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lgpiper

Reading Slothfully

I was told in elementary school that I only could read at half the speed for success in college. Oh well, one benefit of slow reading is you get to live with the characters a longer period of time. I read in a vain attempt to better understand people. At my other homes, I'm known as a spouse, pop, guy in the choir, physical chemist, computer/web dilettante and child-care provider. In theory, I'm a published author, if you consider stuff like Quenching Cross Sections for Electronic Energy Transfer Reactions Between Metastable Argon Atoms and Noble Gases and Small Molecules to count as publications. I've strewn dozens of such fascinating things to the winds.

Currently reading

A Good Death
Christopher R. Cox
The Black Cargo
John P. Marquand
A Highland Christmas
M.C. Beaton
Tales from Moominvalley
Tove Jansson, Thomas Warburton
Moominland Midwinter
Tove Jansson, Thomas Warburton
On The Beach (Vintage Classics)
Nevil Shute Norway
The Maltese Falcon
Dashiell Hammett
Obscure Destinies
Willa Cather
A Start in Life (The Michael Cullen Novels)
Alan Sillitoe
Mobilizing Web Sites: Strategies for Mobile Web Implementation
Kristofer Layon

The Camera Clue

The Camera Clue - George Harmon Coxe Wow! I found this book and another like it at a church fair book table. I had thought I'd like me some pulp detective fiction from the 40s, and that's what this is. For some reason, GoodReads claims this book is from 1950, but the inside of the cover says 1937, and Wikipedia says 1938. The ambiance seems more 30s to me than 50s. As such it's great. As literature, of course not. It certainly merits a 3*+ rating, because it's a great example of its genre.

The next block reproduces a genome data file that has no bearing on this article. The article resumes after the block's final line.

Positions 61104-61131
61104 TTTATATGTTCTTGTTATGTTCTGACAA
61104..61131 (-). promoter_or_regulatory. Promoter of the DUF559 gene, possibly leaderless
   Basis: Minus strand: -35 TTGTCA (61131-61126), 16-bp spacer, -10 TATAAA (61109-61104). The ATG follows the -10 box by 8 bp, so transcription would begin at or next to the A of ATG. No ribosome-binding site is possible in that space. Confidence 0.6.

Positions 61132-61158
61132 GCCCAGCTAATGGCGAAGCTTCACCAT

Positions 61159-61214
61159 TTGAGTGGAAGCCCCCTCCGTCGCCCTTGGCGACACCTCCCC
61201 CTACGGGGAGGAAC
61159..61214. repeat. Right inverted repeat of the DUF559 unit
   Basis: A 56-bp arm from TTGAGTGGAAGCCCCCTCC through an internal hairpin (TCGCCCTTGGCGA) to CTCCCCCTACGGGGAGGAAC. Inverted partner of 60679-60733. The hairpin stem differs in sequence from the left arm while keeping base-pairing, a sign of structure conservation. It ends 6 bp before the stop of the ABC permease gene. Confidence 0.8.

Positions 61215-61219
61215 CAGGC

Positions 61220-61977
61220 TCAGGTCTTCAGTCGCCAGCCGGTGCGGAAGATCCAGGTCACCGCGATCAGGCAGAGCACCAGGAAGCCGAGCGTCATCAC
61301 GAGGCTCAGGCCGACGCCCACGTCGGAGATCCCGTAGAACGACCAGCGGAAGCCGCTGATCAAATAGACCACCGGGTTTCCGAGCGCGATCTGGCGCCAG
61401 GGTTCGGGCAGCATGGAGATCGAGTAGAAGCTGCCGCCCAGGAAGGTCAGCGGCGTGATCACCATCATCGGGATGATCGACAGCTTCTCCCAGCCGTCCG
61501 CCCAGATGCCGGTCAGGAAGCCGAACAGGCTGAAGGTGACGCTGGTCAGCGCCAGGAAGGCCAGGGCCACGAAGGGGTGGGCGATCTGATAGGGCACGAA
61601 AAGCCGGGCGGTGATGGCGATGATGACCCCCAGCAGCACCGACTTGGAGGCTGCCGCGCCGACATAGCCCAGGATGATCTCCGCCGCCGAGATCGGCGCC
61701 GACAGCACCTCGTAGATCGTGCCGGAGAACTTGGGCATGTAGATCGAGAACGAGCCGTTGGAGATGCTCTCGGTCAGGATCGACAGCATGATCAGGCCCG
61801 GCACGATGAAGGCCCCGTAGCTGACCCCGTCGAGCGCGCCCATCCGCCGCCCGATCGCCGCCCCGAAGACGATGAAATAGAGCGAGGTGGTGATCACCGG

The story is about an ace newspaper photographer (in Boston no less) who is asked by his wife to see if he can bail our her best friend, who apparently has just murdered someone who had been blackmailing her. When the photographer gets to the place where the victim was murdered, he takes a picture of a street parade (that also has a bunch of odd people watching/by standing), then goes inside and takes a couple more shots of the crime scene. This, before the cops even know about the crime. Well, all and sundry start tracking the guy down to try to get the pictures from him before they get published, or even to the cops. Several more people get murdered on the way to a surprise ending.

That's as much as I'll tell of the plot. But it's wonderful pulp fiction. It's full of tough guys, floozies, rich people trying to pay off folks to get the odds bent in their favor, double crossing, adultery (alluded to, and only tastefully at that), con men, and so forth. Oh, and, of course, lots of drinking. This is stuff right out of Guy Noire or Humphrey Bogart, i.e. awesome in its tawdry way. The copy I had—a Dell paperback—has just about the worst typography one could imagine (although a campily lurid cover). But thinking about the time period, they were likely saving on money, so skimped on niceties like margins, white space and so forth.

Anyway, if you fancy an occasional cheesy 30s/40s dime novel, this is a great choice; if you want real literature, hunt up some Dickens of Murakami.